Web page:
Today we take it for granted that activity on the Sun causes colourful displays of the aurora (the ‘northern lights’ in the northern hemisphere; the ‘southern lights’ south of the equator) and, in extreme cases, power cuts and disruptions to satellite communications. We now know that the Sun triggers these phenomena through its magnetic field and the stream of subatomic particles it emits, called the ‘solar wind’ – which in turn affects Earth’s magnetic field. We call the state of the solar wind and magnetic activity in the solar system ‘space weather’. Aurorae do not just take place on Earth: they can occur on any planet that has both a magnetic field and an atmosphere. They have been photographed in the atmospheres of Jupiter, Saturn, Uranus and Neptune; more recently, spacecraft have imaged them in the skies of Mars.
We strongly associate pictures of aurorae on other planets, as well as terms like ‘space weather’ and ‘solar wind’, very much with the space age. However, the possibility of detecting aurorae on other planets – and, by implication, the existence of the Sun’s influence throughout the solar system – was first suggested by two British astronomers working in the mid-nineteenth century: Balfour Stewart (1828-1887) and Edward Sabine (1788-1883).
A correlation between aurorae and the Earth’s magnetic field had been known since the eighteenth century, when Anders Celsius (best known for the Celsius temperature scale) and Olof Hiorter noticed frequent and wild oscillations in the direction of magnetic north during an auroral display. In the 1830s, the astronomer and scientific polymath John Herschel (1792-1871) undertook a systematic study of sunspots while on a four-year observing expedition at the Cape of Good Hope in South Africa. In 1837, he noticed a peak in both sunspot and auroral activity and thought that it would be worth investigating whether a correlation between these two phenomena applied more generally. Six years later, German apothecary and astronomer Heinrich Schwabe discovered that the number of sunspots waxed and waned in a ten-year cycle. Then, in 1852, Sabine discovered a similar periodicity in the Earth’s magnetic field and noticed that it coincided exactly with Schwabe’s sunspot cycle. Herschel saw this discovery as confirmation of a link between sunspots and aurorae, and he now suggested that the ‘red clouds’ seen during a solar eclipse (now known as solar prominences) might be ‘reposing auroral masses’.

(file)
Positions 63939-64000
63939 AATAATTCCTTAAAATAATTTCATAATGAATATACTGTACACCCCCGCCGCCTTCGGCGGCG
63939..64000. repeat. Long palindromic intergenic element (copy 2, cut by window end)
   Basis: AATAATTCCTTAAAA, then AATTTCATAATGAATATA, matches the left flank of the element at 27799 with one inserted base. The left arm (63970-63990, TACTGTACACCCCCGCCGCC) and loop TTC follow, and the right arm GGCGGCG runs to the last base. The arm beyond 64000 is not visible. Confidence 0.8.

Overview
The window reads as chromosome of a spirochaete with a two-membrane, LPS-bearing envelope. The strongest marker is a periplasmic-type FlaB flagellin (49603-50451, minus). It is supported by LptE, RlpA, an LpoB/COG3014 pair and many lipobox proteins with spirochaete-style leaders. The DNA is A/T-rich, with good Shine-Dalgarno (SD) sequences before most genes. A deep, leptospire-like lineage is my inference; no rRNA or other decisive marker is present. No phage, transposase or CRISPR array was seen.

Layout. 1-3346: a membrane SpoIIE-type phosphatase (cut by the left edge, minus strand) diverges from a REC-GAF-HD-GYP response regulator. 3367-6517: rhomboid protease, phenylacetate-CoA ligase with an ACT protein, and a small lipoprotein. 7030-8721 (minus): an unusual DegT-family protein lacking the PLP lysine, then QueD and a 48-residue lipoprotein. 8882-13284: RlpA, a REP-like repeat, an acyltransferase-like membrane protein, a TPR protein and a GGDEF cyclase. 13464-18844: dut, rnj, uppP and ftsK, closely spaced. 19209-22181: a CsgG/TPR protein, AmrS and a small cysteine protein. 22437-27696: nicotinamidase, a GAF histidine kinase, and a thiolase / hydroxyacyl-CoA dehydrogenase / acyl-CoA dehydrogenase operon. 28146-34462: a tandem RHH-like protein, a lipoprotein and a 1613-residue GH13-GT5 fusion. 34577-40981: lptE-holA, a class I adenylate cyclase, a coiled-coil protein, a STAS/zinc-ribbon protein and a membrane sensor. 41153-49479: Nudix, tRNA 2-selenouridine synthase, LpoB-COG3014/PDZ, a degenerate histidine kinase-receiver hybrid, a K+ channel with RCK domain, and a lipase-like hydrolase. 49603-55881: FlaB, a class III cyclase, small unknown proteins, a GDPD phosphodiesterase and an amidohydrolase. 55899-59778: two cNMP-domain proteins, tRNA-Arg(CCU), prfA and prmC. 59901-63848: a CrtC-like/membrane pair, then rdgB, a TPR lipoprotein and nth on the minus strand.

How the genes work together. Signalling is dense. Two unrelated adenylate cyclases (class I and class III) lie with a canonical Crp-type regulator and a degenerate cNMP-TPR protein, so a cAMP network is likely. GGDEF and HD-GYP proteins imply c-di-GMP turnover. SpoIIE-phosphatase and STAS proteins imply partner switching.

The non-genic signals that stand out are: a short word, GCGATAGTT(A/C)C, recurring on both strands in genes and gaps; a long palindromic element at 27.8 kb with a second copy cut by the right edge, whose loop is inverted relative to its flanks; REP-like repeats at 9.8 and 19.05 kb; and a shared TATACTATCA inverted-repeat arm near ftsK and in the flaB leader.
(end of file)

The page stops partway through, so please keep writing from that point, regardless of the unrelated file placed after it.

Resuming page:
In response to Sabine’s discovery, the British Association for the Advancement of Science (BAAS) set up a solar telescope and a suite of magnetic instruments in the Association’s observatory at Kew, to further investigate this correlation. The solar telescope, known as the Kew ‘photoheliograph’, took pictures of the Sun every clear day so that sunspot activity could be compared with the magnetic readings. (See separate article and associated video on the ConSciCom web pages about Elizabeth Beckley’s role in solar photography at Kew.)
In 1859, Balfour Stewart became superintendent of Kew Observatory. On 1 September that year, just two months after Stewart took up his post, the astronomers Richard Carrington and Richard Hodgson independently noticed a pair of bright lights appear above a large sunspot group, only to disappear a few minutes later. The timing of this explosion on the Sun, now known to have been a solar flare, coincided exactly with a jump in the traces produced by the magnetic instruments at Kew, and triggered Stewart’s interest in connections between solar activity and terrestrial magnetism.
In the early 1860s, Stewart and Sabine engaged in a lively correspondence on the nature of the newly-discovered Sun-Earth connections. In an August 1862 letter to Sabine, Stewart revived (without acknowledgement) Herschel’s 1852 assertion that the red clouds seen during eclipses might be aurorae on the Sun. In his reply to Stewart, Sabine took the speculation further, suggesting that the solar ‘aurorae’ triggered aurorae on Earth and wondered whether ‘all the planets participate in such appearances, though we may never attain to their observation’. Stewart, in turn, suggested a variety of observational evidence in favour of the red solar clouds being aurorae, including the fact that, as with sunspots, their greatest frequency coincided with periods of magnetic disturbance on Earth. As to Sabine’s suggestion that aurorae might occur on all the planets, Stewart wondered whether ‘perhaps Mr De La Rue could photograph one [of the planets] during an Aurora and ascertain this’.